Once the FDA receives an establishment’s plan, they will have 60 days to review and make the following decisions: Accept, reject or request revisions. Additionally, if an establishment disagrees with FDA’s decision with regards to the postmarket plan, the following options are available (once again, good luck from Dr. D):

  1. Request a meeting with the Director, Office of Surveillance and Biometrics, CDRH
  2. Seek and internal review of the postmarket surveillance order
  3. Request an informal hearing
  4. Request a review by the Medical Devices Dispute Resolution Panel of the Medical Devices Advisory Committee

For you Chief Jailable Officers (CJOs) out there that have a little bit of rebel in you, you can always throw caution to the wind and just ignore the entire process. Unfortunately, the FDA would view the establishment’s failure to submit the postmarket surveillance plan or complete the plan once approved, as a violation of Section 522 of the Act. At that point in time, the agency would undoubtedly unleash some serious regulatory pain. The FDA would consider the offending establishment’s product misbranded under the Act and do everything in their power to block misbranded devices from entering the market place. Can you say “product seizures”? Additionally, individuals such as the CJO can quickly become targets of prosecution for their willful and blatant disregard for the Act. Did the doctor mention the real possibility of fiscal penalties, a.k.a. fines? Some additional watch outs are:

  • If an establishment decides to pull the subject device from commerce, the postmarket surveillance activities must continue. The establishment can request permission to terminate the activities from FDA.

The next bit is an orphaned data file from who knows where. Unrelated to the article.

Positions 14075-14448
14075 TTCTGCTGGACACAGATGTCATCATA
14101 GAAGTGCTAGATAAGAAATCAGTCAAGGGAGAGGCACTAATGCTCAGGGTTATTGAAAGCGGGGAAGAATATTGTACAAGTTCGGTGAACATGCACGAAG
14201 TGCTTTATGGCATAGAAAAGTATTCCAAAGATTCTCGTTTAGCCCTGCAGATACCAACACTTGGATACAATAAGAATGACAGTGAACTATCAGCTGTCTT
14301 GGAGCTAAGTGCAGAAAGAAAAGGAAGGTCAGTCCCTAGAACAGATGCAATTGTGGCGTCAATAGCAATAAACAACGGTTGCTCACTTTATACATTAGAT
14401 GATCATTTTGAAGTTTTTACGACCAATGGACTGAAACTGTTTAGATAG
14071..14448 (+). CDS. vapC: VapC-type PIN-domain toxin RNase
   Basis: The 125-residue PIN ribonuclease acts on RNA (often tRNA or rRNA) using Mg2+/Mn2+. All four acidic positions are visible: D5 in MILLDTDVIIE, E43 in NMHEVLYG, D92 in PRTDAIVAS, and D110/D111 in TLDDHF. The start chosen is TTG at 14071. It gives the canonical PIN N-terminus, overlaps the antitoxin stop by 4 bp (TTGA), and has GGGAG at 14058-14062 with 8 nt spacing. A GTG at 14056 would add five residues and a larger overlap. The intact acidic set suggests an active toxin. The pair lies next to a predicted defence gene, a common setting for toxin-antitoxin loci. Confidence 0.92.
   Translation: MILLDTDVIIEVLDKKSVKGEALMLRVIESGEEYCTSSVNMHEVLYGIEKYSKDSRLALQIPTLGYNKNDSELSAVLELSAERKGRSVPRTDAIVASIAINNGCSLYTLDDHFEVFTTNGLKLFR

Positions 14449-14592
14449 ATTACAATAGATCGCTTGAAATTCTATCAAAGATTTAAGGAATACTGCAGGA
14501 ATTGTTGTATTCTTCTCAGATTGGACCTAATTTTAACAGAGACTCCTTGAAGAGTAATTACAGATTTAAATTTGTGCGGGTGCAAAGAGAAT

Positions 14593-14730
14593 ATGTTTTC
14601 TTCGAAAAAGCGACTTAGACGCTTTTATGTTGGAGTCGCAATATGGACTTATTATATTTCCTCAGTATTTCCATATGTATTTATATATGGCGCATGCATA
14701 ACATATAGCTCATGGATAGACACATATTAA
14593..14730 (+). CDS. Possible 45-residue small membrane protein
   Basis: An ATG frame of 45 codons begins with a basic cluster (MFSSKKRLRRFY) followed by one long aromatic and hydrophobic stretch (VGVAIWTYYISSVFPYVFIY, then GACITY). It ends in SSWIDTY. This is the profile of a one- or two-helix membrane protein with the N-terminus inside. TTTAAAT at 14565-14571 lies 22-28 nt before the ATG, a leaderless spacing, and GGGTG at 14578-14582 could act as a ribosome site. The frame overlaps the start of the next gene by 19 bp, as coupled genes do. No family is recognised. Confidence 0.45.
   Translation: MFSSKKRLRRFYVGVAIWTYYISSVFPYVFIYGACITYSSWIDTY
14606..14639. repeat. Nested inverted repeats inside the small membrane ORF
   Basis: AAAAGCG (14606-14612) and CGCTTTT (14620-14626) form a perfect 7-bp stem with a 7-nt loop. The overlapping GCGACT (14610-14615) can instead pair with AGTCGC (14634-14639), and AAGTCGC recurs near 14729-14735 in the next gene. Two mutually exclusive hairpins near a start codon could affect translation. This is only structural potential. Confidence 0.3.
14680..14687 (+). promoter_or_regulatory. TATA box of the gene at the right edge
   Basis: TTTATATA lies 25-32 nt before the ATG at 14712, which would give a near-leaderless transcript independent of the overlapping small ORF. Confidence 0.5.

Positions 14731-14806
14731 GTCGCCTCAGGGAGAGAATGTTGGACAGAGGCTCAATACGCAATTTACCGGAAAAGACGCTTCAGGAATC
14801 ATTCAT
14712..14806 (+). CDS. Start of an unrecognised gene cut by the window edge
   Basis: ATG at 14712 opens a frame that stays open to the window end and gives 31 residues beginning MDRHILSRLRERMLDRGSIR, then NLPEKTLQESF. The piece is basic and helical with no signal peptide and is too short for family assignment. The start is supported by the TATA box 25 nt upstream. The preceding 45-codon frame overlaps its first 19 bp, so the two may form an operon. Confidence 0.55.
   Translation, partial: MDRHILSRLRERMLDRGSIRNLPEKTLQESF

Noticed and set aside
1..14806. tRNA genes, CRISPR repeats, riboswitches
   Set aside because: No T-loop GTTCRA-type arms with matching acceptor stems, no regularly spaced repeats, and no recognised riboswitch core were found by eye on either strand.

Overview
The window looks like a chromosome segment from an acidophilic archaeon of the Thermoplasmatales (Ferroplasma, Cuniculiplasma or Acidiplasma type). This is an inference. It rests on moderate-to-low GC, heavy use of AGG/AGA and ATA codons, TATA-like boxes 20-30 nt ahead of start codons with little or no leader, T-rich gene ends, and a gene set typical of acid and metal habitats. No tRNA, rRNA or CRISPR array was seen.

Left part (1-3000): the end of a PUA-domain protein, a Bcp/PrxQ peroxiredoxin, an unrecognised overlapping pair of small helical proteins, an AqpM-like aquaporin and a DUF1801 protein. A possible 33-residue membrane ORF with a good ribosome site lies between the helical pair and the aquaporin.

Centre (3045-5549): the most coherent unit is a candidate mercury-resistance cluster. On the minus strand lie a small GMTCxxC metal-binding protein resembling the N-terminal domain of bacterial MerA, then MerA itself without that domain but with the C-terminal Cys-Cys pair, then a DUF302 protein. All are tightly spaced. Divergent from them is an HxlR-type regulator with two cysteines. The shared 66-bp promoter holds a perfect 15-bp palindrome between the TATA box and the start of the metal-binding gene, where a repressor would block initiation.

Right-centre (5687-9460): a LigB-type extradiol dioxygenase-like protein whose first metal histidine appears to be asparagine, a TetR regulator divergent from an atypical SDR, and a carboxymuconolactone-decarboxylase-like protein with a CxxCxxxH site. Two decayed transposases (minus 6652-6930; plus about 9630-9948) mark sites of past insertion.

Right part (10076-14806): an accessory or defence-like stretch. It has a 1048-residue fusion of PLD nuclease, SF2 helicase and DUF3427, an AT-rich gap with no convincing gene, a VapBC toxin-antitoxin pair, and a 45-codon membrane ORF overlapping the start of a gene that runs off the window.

• Device establishments are always free to request a waiver and/or an exemption from FDA, as it pertains to Part 822 (good luck with that).
  • The establishment tasked with executing the post-market surveillance and their investigators shall retain their records for a minimum of two years upon acceptance of the final report by FDA.


For this week’s guidance, the doctor will leave the readers with just two takeaways. One: If the FDA issues an order for a postmarket surveillance, do not assume that it is similar to what your establishment is performing (routinely) for Europe—it is not. The FDA’s order will be for a specific device or device family, and will want a substantial amount of data so a decision can be made with regards to the ongoing safety and efficacy of the device in question. Two: Failure to respond to the FDA’s request for a postmarket surveillance will result in some serious regulatory pain for the offending establishment. In closing, thank you again for joining Dr. D, and I hope you find value in the guidance provided. Until the next installment of DG, cheers from Dr. D. and best wishes for continued professional success.


  1. Code of Federal Regulation. (April 2015). Title 21 Part 820: Quality system regulation. Washington, D.C.: U.S. Government Printing Office.
  2. Code of Federal Regulation. (April 2015). Title 21 Part 822: Post-market surveillance. Washington, D.C.: U.S. Government Printing Office.
  3. Devine, C. (2011). Devine guidance for complying with the FDA’s quality system   regulation – 21 CFR, Part 820. Charleston, SC: Amazon.
  4. Devine, C. (2013). Devine guidance for managing key attributes of a FDA-compliant quality management system – 21 CFR, Part 820 Compliance. Charleston, SC: Amazon.
  5. FDA orders duodenoscope manufacturers to conduct postmarket surveillance studies in health care facilities. (October 2015). FDA News Release. Accessed October 12, 2015. Retrieved from http://www.fda.gov/newsevents/newsroom/pressannouncements/ucm465639.htm